As optional value
The second use case, and the most difficult to eradicate, is the use of null to represent the absence of a value. I know that using null for its purpose sounds like the logical thing to do but the problem is that null falls short. It doesn't have the behavior that you need from it. It's no wonder that language designers need to complicate the language to deal with null values by adding operators that don't follow the object-message principle, like Ruby's
&., or Groovy's
?.. You have no polymorphism to use with null. Null is a value for all types, that behaves like none. Once you have null, you have no object.
That's why these operators come handy when dealing with 'optional values'. But again, the solution falls short.
By using these operators you deprive your design from behavior that is needed to represent the absence of a value (a case that is part of your domain!). To complicate things worse, the error description will be the same that is used for uninitialied values.
Accessing an optional value as it was present, is an error that you can better describe with custom errors, or prevent completely by using better tools than null.
Alternatives to null
In a nutshell there are 4 alternatives you can choose (in no particular order):
a. a null object for default behavior
b. a block/closure to handle the absence
c. a maybe object to reify the absence
d. don't make it optional
To put it in an example, let's say you need to implement a method to find a user. You can do:
findUser(credentials) return unknownUser
If you know the expected interface of the returned object, and you can guarantee that in every context that is going to be used a default behavior is acceptable then you can return a default object. That object can then be interacted with as a normal user. For the sake of the example, let's say that the unkown user can redirect you to a registration form as its main page.
If you can't anticipate the expected behavior, you can ask for it.
Add a second parameter to your code that accepts a block of code to be executed when the user is not found. That forces your client to define what to do in the case of absence, and makes explicit that scenario. The client code will then have to decide its course of action as part of finding a user which removes the possibility of ommitting that detail.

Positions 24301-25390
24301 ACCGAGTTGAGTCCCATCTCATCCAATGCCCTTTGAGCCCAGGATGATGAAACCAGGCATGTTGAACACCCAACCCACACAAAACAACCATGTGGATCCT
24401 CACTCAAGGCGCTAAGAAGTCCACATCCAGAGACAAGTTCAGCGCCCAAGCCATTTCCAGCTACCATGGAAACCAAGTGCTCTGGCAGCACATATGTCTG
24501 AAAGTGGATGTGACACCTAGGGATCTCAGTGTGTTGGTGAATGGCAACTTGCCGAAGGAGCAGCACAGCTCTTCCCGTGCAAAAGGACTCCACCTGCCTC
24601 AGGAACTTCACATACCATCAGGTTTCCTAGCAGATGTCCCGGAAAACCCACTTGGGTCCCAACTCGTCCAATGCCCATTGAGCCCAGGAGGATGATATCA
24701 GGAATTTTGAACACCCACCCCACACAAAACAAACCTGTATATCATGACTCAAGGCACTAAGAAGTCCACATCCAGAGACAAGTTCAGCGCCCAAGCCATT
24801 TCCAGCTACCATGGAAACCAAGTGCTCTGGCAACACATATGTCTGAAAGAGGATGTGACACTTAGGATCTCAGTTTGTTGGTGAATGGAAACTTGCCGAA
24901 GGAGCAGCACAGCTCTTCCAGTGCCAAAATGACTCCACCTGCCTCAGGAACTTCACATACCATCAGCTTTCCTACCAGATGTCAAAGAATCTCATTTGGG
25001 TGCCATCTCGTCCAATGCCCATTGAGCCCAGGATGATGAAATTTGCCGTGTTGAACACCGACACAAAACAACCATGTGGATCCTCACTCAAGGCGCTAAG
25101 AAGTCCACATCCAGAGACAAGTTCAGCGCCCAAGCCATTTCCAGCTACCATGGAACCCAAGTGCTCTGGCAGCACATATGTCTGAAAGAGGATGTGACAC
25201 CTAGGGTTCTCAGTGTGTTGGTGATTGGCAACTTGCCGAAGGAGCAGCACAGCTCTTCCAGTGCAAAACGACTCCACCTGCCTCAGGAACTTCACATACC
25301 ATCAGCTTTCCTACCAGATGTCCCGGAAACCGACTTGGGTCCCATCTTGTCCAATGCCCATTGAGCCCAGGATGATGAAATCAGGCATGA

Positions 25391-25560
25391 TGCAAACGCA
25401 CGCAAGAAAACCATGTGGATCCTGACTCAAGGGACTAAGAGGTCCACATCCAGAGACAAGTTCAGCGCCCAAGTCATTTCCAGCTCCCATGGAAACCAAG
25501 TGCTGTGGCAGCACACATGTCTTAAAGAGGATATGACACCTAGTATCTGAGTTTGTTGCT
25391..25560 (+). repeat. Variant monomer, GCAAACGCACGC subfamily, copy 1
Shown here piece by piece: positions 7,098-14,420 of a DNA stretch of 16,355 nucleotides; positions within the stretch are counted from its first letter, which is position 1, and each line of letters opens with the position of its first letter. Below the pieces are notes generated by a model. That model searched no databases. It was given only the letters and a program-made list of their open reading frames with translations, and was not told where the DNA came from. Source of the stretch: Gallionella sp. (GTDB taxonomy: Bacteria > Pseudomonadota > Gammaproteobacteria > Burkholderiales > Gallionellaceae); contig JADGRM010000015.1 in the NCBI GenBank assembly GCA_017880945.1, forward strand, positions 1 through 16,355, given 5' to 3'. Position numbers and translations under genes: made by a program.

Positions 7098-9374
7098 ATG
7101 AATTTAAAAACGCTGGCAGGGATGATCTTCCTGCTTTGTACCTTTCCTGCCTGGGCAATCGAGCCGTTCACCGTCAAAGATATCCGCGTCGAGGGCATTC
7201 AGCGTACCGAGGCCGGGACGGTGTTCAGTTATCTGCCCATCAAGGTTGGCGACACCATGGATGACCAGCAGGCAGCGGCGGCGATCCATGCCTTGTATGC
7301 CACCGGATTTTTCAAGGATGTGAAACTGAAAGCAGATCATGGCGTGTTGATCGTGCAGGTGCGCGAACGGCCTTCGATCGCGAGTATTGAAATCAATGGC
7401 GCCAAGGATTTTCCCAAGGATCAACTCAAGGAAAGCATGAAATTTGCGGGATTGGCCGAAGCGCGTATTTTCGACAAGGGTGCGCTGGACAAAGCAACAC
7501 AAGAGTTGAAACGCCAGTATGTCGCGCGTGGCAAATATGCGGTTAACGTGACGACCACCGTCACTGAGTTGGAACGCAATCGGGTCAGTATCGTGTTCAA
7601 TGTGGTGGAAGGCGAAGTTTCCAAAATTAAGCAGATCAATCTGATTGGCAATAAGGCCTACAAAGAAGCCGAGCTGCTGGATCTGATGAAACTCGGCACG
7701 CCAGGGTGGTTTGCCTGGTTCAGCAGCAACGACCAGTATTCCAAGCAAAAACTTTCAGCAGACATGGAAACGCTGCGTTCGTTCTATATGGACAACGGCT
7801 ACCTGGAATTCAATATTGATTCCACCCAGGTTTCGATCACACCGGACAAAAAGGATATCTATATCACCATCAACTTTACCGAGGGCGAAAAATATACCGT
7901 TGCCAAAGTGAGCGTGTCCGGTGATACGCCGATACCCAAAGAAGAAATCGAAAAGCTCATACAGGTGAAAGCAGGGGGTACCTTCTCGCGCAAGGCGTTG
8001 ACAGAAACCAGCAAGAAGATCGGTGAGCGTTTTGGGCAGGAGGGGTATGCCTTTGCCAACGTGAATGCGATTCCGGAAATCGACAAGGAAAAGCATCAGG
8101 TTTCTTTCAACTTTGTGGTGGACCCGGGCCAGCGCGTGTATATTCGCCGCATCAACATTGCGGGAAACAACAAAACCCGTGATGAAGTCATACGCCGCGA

Reify the empty set/result or Maybe
If your client code can't define what the correct action for absence is, use a
maybe object to reify the optionality, and return that object, instead of the user.
Taken from functional programming a 'maybe' object responsibility is to represent an optional value (not the value itself, but the uncertainty of it).
Instead of sharing the same interface as the user, the interface of a maybe object has semantics specific to the presence or absence of values, and how to deal with it.
This option defers the decision of what to do for absence to the moment the user is actually needed. And because this maybe object responsibility is to represent a set, it can share semantics with collections.
If you need the name of the user, instead of doing
findUser(credential)&.name and getting a possible string, or nil (which inevitable needs an if statement), you can do
findUser(credential).map(&:name) which gets you another
maybe for the name, delaying the problem until the name is really needed.
Avoid optionality if not needed
findUser(credentials) throws NotfoundError
In some domains, the absence is not a valid state for the system. In those cases, don't consider the absence as a valid use case. Treat it as an error, and prevent it.
For instance, when you create a new object, you shouldn't have optional instance variables. It's a code smell that may imply two classes in one (as pointed out by our Object Evangelist npapagna). Don't allow nil parameters in the creation of an object.
Finally, don't use exceptions to represent absence as a normal case. They are not polymorphic, require additional code branches (code complexity) and more importantly should be used for exceptional cases. If the value is optional, its absence it's not an exception. It's part of the domain.
I tried to be as brief as possible to keep this post short. Because of that I may be ommiting some details or edge cases. But my intention is to give you few simple rules to follow and avoid null at all cost.
If you follow these rules, or at least question the necessity for null and create your own, you will make me, uncle Wilki, npapagna and your future self a lot happier.